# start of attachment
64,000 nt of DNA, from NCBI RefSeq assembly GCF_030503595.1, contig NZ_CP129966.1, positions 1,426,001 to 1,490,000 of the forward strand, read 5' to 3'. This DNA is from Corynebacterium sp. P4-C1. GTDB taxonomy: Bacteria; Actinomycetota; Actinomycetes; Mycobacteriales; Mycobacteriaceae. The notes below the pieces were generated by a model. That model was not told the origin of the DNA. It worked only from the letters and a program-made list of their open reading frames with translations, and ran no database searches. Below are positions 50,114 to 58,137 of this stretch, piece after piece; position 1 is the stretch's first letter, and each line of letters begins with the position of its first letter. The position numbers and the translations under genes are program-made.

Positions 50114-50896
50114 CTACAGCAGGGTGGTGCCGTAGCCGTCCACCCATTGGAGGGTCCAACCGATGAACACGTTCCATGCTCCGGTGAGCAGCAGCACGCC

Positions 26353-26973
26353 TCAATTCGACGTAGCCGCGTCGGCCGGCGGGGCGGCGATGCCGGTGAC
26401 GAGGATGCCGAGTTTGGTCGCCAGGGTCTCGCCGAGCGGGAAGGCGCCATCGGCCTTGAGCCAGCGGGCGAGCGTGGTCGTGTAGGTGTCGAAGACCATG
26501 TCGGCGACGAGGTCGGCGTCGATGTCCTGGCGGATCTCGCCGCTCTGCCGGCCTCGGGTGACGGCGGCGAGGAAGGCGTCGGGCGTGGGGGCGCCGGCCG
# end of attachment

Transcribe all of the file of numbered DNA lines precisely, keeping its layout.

64,000 nt of DNA, from NCBI RefSeq assembly GCF_030503595.1, contig NZ_CP129966.1, positions 1,426,001 to 1,490,000 of the forward strand, read 5' to 3'. This DNA is from Corynebacterium sp. P4-C1. GTDB taxonomy: Bacteria; Actinomycetota; Actinomycetes; Mycobacteriales; Mycobacteriaceae. The notes below the pieces were generated by a model. That model was not told the origin of the DNA. It worked only from the letters and a program-made list of their open reading frames with translations, and ran no database searches. Below are positions 50,114 to 58,137 of this stretch, piece after piece; position 1 is the stretch's first letter, and each line of letters begins with the position of its first letter. The position numbers and the translations under genes are program-made.

Positions 50114-50896
50114 CTACAGCAGGGTGGTGCCGTAGCCGTCCACCCATTGGAGGGTCCAACCGATGAACACGTTCCATGCTCCGGTGAGCAGCAGCACGCC

Positions 26353-26973
26353 TCAATTCGACGTAGCCGCGTCGGCCGGCGGGGCGGCGATGCCGGTGAC
26401 GAGGATGCCGAGTTTGGTCGCCAGGGTCTCGCCGAGCGGGAAGGCGCCATCGGCCTTGAGCCAGCGGGCGAGCGTGGTCGTGTAGGTGTCGAAGACCATG
26501 TCGGCGACGAGGTCGGCGTCGATGTCCTGGCGGATCTCGCCGCTCTGCCGGCCTCGGGTGACGGCGGCGAGGAAGGCGTCGGGCGTGGGGGCGCCGGCCG